3 Summertime Work Hazards You Should Be Thinking About
Are your employees at risk of these common hot-weather hazards?
When it comes to summer occupational hazards, you might think your employees are not among those at risk. Heat stroke is something only farmers and construction crews need to worry about, right? But according to the Bureau of Labor Statistics (BLS), your employees might not be as protected as you think.
Of the 2,490 cases of nonfatal heat-related injury or illness requiring time away from work in 2017, cases were roughly split among Goods-Producing Industries (1,270 cases) like agriculture, forestry, mining, construction and manufacturing and Service-Providing Industries (1,220 cases) such as trade, transportation, utilities and warehousing. The top 5 occupations affected also held some surprises: not only construction but extraction; transportation and material moving; service; production; and installation, maintenance and repair.
These data show that no business is immune to hot-weather hazards. What risks do summer conditions pose to your workforce, and how can you get ahead of them?
1. Heat-Related Illness
The risk for heat-related illness doesn’t always rise at the same pace as mercury in a thermometer. That’s why the Occupational Safety and Health Association uses heat index in defining its four levels of risk. Organizations looking to create a heat illness prevention plan can refer to OSHA.gov, where you’ll find recommendations for protective measures at each level. These range from providing water and sunscreen to workers on lower level days to ceasing nonessential tasks and monitoring physiological symptoms on days of extreme risk. Once formalized, managers should be trained to implement the plan but also to be watchful for employees who may benefit from added precaution, such as those who have returned to work recently or who may not have built up a tolerance to hot weather conditions.
2. Tickborne Disease
Insects, arachnids and mites caused 3,770 cases of nonfatal occupational injuries and illnesses involving time away from work in 2017. According to the BLS, the service industries, including education and health services and trade, transportation and utilities among others, were particularly at risk (3,140 cases).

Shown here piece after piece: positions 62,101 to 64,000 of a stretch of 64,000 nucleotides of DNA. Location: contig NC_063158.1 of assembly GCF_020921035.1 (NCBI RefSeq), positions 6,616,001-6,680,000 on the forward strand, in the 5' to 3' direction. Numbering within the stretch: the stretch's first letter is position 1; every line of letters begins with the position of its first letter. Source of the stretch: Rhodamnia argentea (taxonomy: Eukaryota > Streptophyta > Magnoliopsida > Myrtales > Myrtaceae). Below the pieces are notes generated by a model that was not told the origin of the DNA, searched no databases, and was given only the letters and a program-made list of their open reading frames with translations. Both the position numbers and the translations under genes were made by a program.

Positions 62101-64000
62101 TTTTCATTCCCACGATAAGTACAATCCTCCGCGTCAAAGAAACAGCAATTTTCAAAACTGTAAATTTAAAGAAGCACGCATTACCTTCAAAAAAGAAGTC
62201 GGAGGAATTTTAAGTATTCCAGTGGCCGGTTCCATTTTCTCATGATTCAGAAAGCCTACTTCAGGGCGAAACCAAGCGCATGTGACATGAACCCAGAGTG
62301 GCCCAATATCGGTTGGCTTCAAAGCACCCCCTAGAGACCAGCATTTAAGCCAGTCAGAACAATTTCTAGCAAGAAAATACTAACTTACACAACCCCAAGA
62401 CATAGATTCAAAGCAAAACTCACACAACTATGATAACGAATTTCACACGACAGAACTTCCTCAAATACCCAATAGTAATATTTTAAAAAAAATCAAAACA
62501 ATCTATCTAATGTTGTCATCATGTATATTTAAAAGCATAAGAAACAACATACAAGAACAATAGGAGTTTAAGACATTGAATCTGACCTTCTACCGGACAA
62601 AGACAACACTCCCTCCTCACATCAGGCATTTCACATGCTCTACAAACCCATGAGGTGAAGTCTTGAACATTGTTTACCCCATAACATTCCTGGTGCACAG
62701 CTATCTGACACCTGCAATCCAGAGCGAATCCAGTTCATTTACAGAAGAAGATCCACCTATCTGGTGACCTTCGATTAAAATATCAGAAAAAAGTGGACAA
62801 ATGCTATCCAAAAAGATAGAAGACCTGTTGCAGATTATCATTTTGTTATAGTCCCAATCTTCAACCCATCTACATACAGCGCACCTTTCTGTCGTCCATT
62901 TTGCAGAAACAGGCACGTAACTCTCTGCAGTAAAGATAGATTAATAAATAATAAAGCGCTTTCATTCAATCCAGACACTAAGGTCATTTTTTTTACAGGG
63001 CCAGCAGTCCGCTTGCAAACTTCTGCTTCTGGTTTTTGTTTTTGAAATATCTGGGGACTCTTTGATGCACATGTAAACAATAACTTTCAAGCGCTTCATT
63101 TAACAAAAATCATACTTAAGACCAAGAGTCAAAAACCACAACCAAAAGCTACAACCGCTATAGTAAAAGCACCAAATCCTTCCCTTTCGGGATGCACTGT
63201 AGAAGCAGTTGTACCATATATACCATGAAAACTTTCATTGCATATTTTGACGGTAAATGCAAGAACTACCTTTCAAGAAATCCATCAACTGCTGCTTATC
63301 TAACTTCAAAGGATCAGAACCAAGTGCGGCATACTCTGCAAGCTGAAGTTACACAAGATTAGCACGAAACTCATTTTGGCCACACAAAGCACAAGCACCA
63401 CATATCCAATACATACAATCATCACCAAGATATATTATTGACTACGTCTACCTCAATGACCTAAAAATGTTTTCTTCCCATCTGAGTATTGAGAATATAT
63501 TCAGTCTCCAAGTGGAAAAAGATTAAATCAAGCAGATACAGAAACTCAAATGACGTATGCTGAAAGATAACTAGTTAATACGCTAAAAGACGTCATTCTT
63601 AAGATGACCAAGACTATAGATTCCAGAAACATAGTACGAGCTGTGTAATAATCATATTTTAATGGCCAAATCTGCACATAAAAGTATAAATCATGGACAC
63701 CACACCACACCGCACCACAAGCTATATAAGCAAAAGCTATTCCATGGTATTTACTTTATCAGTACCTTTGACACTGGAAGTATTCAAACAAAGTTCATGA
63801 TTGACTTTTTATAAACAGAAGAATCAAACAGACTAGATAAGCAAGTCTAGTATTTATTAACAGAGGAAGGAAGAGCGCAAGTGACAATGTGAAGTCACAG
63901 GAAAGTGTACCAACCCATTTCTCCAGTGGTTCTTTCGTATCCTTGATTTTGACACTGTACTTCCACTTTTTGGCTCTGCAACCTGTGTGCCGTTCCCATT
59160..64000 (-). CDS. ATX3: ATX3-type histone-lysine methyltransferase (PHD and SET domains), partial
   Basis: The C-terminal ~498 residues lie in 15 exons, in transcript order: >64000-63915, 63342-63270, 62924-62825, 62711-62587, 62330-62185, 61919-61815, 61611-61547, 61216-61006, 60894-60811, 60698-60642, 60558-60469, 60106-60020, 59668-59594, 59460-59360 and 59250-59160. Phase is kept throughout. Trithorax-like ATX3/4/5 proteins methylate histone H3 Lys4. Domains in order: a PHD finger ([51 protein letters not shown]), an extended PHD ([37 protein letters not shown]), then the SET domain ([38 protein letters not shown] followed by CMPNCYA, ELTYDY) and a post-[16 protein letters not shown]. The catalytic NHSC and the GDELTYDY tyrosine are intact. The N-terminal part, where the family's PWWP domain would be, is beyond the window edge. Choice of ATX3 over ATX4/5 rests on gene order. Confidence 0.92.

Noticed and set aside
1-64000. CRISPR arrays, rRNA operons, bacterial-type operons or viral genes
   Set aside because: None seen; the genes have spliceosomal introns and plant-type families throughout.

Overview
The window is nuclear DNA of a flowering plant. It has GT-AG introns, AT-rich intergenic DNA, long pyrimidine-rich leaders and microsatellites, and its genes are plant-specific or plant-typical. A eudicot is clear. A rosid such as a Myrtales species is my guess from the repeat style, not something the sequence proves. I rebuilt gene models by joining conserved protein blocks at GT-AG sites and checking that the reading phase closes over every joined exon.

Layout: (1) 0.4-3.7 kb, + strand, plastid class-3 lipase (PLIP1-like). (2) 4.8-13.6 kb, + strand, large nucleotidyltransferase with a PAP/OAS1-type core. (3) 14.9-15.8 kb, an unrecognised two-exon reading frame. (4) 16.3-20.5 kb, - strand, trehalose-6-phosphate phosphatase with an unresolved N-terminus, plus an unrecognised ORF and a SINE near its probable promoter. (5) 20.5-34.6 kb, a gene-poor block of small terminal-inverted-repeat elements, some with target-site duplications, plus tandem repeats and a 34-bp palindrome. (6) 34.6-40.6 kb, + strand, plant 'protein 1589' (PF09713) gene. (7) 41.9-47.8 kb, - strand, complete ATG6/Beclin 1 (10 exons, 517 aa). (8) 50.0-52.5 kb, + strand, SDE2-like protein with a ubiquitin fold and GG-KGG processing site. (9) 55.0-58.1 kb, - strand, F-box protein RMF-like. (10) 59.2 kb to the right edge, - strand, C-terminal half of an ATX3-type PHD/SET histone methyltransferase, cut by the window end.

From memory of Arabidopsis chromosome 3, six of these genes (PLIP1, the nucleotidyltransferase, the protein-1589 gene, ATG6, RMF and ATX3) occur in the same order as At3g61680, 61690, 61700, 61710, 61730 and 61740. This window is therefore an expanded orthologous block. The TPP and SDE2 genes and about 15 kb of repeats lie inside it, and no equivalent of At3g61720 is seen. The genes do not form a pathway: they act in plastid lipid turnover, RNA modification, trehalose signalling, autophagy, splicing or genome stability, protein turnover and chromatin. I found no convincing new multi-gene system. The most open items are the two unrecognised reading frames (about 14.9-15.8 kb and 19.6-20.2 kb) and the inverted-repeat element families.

May, June and July are the most active months for ticks that transmit Lyme disease, according to the Centers for Disease Control and Prevention. Ticks are drawn to landscapes with bushes, leaves and high grass, so when working outdoors, it is best for workers to avoid these areas whenever possible. If employees are working in an area where ticks could be present, the CDC advises that they cover as much skin as possible by wearing long pants and a long-sleeved shirt as well as tucking their socks into their boots. Some even tape their pants and socks together for an added barrier of protection.
Following their shift, workers are advised to inspect their entire bodies for overlooked ticks. Ticks can be removed with tweezers, and if caught within 24 hours, the risk of Lyme disease is relatively small. However, it is important to monitor for signs and symptoms of untreated Lyme disease, such as fever, rash, facial paralysis, and arthritis, and to seek medical attention as needed. Clothes should be washed in hot water and dried on high heat for an hour to kill any ticks that may have been missed. The CDC also suggests treating work clothes with Permethrin, a tick repellent (note: this should never be used on your skin directly).
Flooding is most common in warmer months of the year, and since 2015, more than 100 people have died annually because of floods.
For anyone who works in an area prone to flooding, this makes it critical to identify a safe location to go should waters rise. Authorities also advise that workers be provided a radio to keep on hand at job sites so they can be alerted to evacuation orders should an emergency arise. In case of flood, workers should cease operation of any electrical equipment as it presents a risk of electrocution if it gets wet or is operated while standing in water. If a worker is trapped in a building as the water rises, they should be trained to go the highest level possible, using the roof only if necessary. If trapped in a vehicle in fast-moving water, it is advised that they stay inside the vehicle and relocate to the roof if waters rise in the vehicle.
As global temperatures rise, stronger storms become the new normal and tickborne disease rates increase, employers must become more proactive in guarding against illnesses and injuries that can occur in summer months. No matter your industry, take the time to review your plans and policies so your workers are equipped to remain safe and cool as summer heats up, and year-round.